Business legal responsibilities

It is the responsibility of businesses to ensure that the waste they produce is correctly disposed of. The business should make sure, using the Environment Agency website, that any contractor used is correctly licensed to handle that waste.

Your duty of care

All businesses producing any waste should have a trade waste agreement with a registered waste carrier or take their refuse to a site licensed to accept trade waste. They have a duty to ensure that any waste produced is handled safely and legally. ‘Duty of Care’ applies to anyone who produces, imports, transports, stores, treats or disposes of waste from business or industry.

Businesses must ensure that:

  • All waste is stored and disposed of responsibly
  • Waste is only handled or dealt with by people or businesses authorised to do so, or delivered to a site licensed to take it
  • Records are kept for at least two years of all waste transferred or received

For more information on Duty of Care and your responsibilities see the Right Waste, Right Place website.

Waste pre-treatment

Since October 2007, Landfill Regulations set down that no commercial waste can be disposed of at landfill unless it can be demonstrated to have undergone a treatment process. The simplest way to provide this treatment is to separate waste for reuse or recycling. This can be done at source by the business, or by your waste collection service provider.

Reduce and reuse “waste”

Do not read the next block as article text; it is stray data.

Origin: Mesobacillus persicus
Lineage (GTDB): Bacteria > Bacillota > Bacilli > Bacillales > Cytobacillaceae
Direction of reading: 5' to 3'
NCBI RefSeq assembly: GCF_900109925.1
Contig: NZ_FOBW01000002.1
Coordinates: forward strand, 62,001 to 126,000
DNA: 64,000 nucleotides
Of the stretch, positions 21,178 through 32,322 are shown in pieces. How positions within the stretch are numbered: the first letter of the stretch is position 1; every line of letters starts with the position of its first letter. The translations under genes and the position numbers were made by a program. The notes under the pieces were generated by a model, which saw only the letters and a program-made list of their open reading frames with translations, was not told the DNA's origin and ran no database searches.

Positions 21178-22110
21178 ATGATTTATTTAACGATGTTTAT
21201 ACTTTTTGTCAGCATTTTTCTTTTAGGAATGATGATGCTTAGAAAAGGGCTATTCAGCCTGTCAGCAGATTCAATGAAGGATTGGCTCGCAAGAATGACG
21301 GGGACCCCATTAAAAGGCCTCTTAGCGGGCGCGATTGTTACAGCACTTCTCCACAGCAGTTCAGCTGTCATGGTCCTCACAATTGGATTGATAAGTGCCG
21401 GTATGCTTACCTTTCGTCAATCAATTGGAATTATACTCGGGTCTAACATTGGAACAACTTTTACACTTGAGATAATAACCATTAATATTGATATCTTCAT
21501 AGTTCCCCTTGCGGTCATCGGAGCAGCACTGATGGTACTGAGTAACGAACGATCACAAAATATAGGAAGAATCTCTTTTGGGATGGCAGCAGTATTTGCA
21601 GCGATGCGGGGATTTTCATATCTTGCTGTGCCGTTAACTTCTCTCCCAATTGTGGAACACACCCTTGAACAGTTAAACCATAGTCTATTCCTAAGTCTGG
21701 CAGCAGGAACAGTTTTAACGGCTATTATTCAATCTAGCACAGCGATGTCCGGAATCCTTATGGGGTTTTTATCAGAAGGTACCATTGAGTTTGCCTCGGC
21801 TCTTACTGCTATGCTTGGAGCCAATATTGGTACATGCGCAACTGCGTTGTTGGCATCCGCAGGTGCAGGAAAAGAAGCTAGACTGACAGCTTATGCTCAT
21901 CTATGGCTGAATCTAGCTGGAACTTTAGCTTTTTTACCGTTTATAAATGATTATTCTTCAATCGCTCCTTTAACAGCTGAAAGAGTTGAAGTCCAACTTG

Tips to reduce waste include:

  • Set your printers to automatically print on both sides, and reuse scrap paper for notepads
  • Use re-usable mugs rather than plastic or paper cups
  • Refill printer cartridges
  • Sign up to the mailing preference service to reduce unwanted mail
  • Reuse boxes, envelopes and packaging material

Once you have reduced your waste as much as possible, think about who may be able to reuse it. Boxes and packing material may be of use to people moving house, or someone who sells online – offer them on a waste exchange website. Furniture and electrical items may be suitable for reuse – offer them to a local charity shop or furniture reuse group. There are also organisations in Somerset that refurbish computer equipment for charities and people on low incomes. Scrap stores may offer free collections of clean, safe, waste materials suitable for art and craft projects, including paper, card, textiles, foil, leather, wool, foam, plastics – contact them to see if you are producing anything they can make use of.

WRAP (Waste and Resources Action Programme) has a wealth of waste and recycling information.

The Environment Agency is the regulatory body ensuring the protection of the environment. They have information on legislation and which companies have the relevant waste licences.  GOV.UK provides practical advice for businesses on a wide range of topics, including waste management and recycling.

Right Waste, right Place gives advice about Duty of Care legislation.

Recycle More is a one-stop recycling information centre where you can find information on recycling in the workplace. The site also provides information about where to find dedicated drop off sites for business waste electrical and electronic equipment.

SW MAS (South West Manufacturing Advisory Service) offer free, independent support to manufacturers advising on a wide range of cost saving methods from eco-design to production process mapping.